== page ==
On his first tour of Ebola-stricken Liberia, the newly appointed Special Representative of the Secretary-General for the United Nations Mission for Ebola Emergency Response (UNMEER) today outlined his vision to tackle the scourge in what he called a “3C approach” which he described as recognizing the vital roles of “countries, communities and coordination.”
Briefing journalists at Spryggs Airport in Monrovia, Ismail Ould Cheikh Ahmed described his first impression of the situation on the ground as “mixed.” On the one hand, he begins his post with “a lot of optimism,” but on the other hand, he recognizes mounting challenges to end Ebola.
“We are not yet there. There is certainly still a lot to be done for Liberia to be claimed free [of Ebola],” he said, expressing concern that successes and optimism may provoke a “degree of complacency.”
During his visit, the new UNMEER head met with the President Ellen Johnson Sirleaf, Minister of Health, representatives of non-governmental organizations, and the UN system which remains “quite active” on the ground. Joined by UN Special Envoy on Ebola David Nabarro, Mr. Ould Cheikh Ahmed visited a treatment centre, as well as Grand Cape Mount, which has seen a recent flare-up of cases.
“My visit to the treatment centre has confirmed that we still have in certain places figures which for us are too high,” said Mr. Ould Cheikh Ahmed, as he stressed the need to “stay alert” and keep up the same degree of mobilization from the Government and international community.
In the hard-hit West African region, some 8,220 have died from the Ebola outbreak, according to the latest figures from the UN World Health Organization (WHO).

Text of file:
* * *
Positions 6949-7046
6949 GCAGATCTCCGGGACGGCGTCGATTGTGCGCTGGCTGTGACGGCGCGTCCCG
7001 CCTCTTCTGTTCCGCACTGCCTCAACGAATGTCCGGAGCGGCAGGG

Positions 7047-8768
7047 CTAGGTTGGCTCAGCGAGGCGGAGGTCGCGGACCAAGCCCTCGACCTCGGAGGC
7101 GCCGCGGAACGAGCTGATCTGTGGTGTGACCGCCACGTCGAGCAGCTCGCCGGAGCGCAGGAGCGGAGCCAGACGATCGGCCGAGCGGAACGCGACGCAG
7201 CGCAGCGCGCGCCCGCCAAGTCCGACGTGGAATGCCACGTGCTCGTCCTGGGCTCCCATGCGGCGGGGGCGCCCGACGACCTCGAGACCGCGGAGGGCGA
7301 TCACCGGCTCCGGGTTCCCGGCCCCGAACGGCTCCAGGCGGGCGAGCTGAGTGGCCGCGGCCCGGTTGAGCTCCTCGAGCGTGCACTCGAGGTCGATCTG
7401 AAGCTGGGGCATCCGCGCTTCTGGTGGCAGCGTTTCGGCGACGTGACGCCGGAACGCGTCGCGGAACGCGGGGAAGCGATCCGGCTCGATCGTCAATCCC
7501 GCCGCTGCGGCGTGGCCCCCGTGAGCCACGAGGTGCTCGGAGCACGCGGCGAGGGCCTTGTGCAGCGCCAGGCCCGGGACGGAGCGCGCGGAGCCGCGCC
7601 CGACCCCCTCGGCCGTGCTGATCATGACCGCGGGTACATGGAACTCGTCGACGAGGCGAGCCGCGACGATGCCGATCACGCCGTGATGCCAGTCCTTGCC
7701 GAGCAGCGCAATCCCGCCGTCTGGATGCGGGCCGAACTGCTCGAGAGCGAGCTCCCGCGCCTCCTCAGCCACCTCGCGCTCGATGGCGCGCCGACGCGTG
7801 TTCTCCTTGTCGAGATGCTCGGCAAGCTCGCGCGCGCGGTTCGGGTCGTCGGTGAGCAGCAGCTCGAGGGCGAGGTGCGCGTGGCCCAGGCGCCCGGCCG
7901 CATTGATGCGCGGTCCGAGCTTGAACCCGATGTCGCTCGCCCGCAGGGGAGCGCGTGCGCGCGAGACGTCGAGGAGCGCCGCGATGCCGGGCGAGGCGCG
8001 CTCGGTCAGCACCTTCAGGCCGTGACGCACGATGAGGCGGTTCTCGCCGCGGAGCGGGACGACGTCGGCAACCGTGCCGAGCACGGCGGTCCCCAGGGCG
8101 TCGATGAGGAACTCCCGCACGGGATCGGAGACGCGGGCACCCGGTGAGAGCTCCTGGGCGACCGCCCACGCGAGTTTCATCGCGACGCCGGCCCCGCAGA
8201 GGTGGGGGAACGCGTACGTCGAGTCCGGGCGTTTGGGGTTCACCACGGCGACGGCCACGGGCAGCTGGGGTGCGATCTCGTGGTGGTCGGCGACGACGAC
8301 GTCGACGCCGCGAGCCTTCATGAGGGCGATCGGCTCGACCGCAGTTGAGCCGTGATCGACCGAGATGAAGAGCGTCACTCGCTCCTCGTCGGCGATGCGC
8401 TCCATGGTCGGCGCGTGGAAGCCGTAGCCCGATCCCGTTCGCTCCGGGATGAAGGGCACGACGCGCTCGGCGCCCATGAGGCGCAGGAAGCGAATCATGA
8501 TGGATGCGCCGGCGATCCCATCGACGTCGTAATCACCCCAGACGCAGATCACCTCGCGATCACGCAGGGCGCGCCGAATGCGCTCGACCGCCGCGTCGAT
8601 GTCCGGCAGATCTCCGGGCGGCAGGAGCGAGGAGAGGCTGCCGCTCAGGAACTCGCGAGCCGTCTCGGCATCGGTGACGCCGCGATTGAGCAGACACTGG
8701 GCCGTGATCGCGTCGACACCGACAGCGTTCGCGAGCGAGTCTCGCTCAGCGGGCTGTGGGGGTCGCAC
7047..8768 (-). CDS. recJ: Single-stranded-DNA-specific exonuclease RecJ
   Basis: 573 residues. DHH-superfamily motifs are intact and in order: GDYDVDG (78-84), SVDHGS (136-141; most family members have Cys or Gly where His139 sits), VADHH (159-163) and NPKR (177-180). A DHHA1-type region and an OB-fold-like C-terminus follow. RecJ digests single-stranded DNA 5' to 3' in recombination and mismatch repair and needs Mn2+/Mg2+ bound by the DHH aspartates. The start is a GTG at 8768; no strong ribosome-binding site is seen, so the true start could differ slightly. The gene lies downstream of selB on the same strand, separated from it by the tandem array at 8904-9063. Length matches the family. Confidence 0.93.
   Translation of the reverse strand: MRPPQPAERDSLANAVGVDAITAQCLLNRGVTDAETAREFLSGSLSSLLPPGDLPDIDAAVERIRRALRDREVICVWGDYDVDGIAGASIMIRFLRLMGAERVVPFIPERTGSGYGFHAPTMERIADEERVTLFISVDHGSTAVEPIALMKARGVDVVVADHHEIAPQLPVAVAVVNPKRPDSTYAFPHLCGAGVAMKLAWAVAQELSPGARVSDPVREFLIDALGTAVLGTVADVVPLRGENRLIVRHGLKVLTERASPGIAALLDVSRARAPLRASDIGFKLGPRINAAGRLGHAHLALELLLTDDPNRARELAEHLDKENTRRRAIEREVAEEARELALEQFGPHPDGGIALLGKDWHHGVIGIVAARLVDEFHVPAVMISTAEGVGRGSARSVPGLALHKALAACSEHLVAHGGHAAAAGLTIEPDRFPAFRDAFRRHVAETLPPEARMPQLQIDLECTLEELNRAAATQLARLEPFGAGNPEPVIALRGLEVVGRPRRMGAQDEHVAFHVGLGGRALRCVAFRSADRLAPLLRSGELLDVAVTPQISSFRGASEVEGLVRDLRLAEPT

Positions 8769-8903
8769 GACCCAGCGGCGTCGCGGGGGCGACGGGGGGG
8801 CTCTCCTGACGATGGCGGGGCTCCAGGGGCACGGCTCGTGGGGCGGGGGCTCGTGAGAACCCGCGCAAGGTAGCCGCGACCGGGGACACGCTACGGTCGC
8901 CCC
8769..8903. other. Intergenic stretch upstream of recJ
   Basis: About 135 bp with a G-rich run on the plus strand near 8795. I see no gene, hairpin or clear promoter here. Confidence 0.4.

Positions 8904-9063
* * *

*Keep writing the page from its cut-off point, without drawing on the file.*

Ebola response is and should be a “Government-driven battle” as it is “about their people, about the fate of their country,” UNMEER’s chief told reporters. Recognizing the role of countries is crucial as is supporting the grassroots efforts of stricken communities.
“If we do not tackle this at the community level, there will be no zero-Ebola achievement. The community leaders, religious leaders and the communities themselves must not only acknowledge the existence of Ebola but also the battle it will take to win that behavioural change against a very limited amount of time.”
He said that so far he has seen when he met survivors and leaders is that there is strong resolve there which must be “sustained and maintained.”
The last “C” of his “3C approach”, which he hopes to be leading, is coordination. “There are a lot of actors coming to this, many with very good intentions. But we are too many and sometimes when there are too many cooks in the kitchen it is very difficult to get the meal out. We have to coordinate ourselves, we have to organize better,” he stressed.
At the same time, he said a lot is also owed to the Liberians themselves, “their determination, their will and their strength.”
“The Liberians have made this their battle. The people I have met with are at the community level are leaders of the communities or religious leaders, imams, church leaders. All of them have extraordinary resolve.”
Welcoming Mr. Ould Cheikh Ahmed to his new post, Dr. Nabarro said that this is his sixth time in West Africa since starting work as UN System Coordinator on Ebola in August. Progress has been achieved by the people and Government of Liberia, communities, first responders, doctors, nurses and other health workers. And the people who have recovered from Ebola are “now the real Ambassadors.”
“The numbers do tell an important story. In the middle of September the epidemiology said that there were about 80 new cases per day of Ebola in this country. It fluctuated and perhaps some days were worse than others. But just at the moment the figure is certainly less than five per day and possibly lower,” Dr. Nabarro explained.
The next phase is to start to look at where the virus is, find the people who are not well and support them, trace their contacts and get a much deeper understanding of the outbreak.
“This next stage is pretty difficult because the only solution for all of us is [to ensure] that Ebola is not present in humans in this region, as quickly as possible. So we really have to work together to find everybody. And there are flare-ups occurring such as in Grand Cape Mount…so we have to stay super vigilant.”
Mr. Ould Cheikh Ahmed, who succeeds UNMEER’s inaugural chief, Anthony Banbury, is headed to Sierra Leone tomorrow and Guinea next week. Tomorrow morning UN Secretary-General Ban Ki-moon will brief the General Assembly on his recent West Africa trip.